As a rule, Aussie Westerns tend to be more pitiless than their American cousins, stripping the genre of its romance and derring-do. Even by that standard, The Nightingale, which premiered at Venice last year and is playing Sundance as part of the fest’s “Spotlight” program, is a lot to take. It’s often as much a horror movie as The Babadook, with the lingering phantom of undigested grief and resentment replaced by a deep moral despair, a fear of mankind’s (strong emphasis on the man) capacity for evil. Shooting in a squarish aspect ratio that seems to only enhance the film’s matter-of-fact severity, Kent piles one atrocity onto the next, while draining the violence—even the “righteous” kind, the kind not visited upon innocents—of any excitement. The villains, a platoon of raping-and-pillaging British soldiers (led by a Sam Claflin, of the Hunger Games movies, going fearlessly despicable as the commanding officer), are irredeemable monsters, human only in their pitiful weaknesses of character. This is standard rape-revenge-movie strategy—the more we despise the bad guys, the more satisfying it will be to see them get their inevitable comeuppance. But Kent is too intelligent a filmmaker to play so easily to presumed audience desires. There’s a more complicated conversation in the way she subverts the expected trajectory of this kind of film.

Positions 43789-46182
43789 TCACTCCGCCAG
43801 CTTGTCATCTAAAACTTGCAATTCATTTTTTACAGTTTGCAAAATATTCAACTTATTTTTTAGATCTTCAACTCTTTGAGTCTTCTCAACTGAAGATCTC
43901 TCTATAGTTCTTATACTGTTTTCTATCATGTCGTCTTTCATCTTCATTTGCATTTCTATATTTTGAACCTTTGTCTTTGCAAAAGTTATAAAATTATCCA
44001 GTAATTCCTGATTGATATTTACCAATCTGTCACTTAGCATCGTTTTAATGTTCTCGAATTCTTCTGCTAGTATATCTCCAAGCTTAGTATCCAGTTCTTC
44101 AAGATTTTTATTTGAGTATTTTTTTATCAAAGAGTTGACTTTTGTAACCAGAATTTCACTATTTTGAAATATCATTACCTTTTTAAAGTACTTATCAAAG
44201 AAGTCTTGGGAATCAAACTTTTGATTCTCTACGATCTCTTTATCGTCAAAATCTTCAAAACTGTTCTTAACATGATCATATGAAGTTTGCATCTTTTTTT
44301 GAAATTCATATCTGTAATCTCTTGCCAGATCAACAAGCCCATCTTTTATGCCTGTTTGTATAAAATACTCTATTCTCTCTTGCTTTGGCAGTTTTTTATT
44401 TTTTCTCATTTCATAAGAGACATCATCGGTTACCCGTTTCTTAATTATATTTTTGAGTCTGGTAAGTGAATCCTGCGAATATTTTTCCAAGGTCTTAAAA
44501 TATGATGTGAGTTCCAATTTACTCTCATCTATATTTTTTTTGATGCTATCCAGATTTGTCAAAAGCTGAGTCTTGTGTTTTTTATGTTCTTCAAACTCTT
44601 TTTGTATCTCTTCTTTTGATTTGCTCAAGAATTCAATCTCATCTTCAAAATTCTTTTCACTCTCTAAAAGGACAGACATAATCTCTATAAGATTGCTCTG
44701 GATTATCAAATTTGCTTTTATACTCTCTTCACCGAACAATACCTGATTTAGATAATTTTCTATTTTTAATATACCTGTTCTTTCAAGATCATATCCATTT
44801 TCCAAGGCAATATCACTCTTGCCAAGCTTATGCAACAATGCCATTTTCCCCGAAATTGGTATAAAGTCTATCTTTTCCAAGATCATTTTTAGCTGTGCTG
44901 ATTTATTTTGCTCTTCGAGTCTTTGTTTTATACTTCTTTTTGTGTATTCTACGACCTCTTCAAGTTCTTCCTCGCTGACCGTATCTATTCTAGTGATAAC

When systems of justice fail, is violence the only proper response to violence? Is it the only language abusers and oppressors can understand? Troubling, timely questions hover like buzzards over The Nightingale. Kent acknowledged a certain urgent relevance before the film began, insisting that she sees it very much as a movie about the modern world. That’s a case, of course, that one can usually make for the Western, a genre that’s historically operated as a prism through which filmmakers could explore national identity (American, Australian, or otherwise). But there’s something tragically resonant and singular in Kent’s vision of two marginalized characters—one black, the other a woman, both stripped of everything—finding common ground in their parallel trauma and resistance. The Nightingale, heavy and heartbreaking as the nightly news, is not a fun exploitation movie; even those not beholden to Babadook 2 expectations may find it too much to bear: the screaming violations, the bodies hanging from trees, the depravity of the past Kent grimly links to our present. It is, however, the kind of major work whose supposed drawbacks, like its nonstop barbarity and exhaustingly extended running time, feed right into its uncompromising vision. We were all warned about the film’s violence. There was no preparing for its awful power.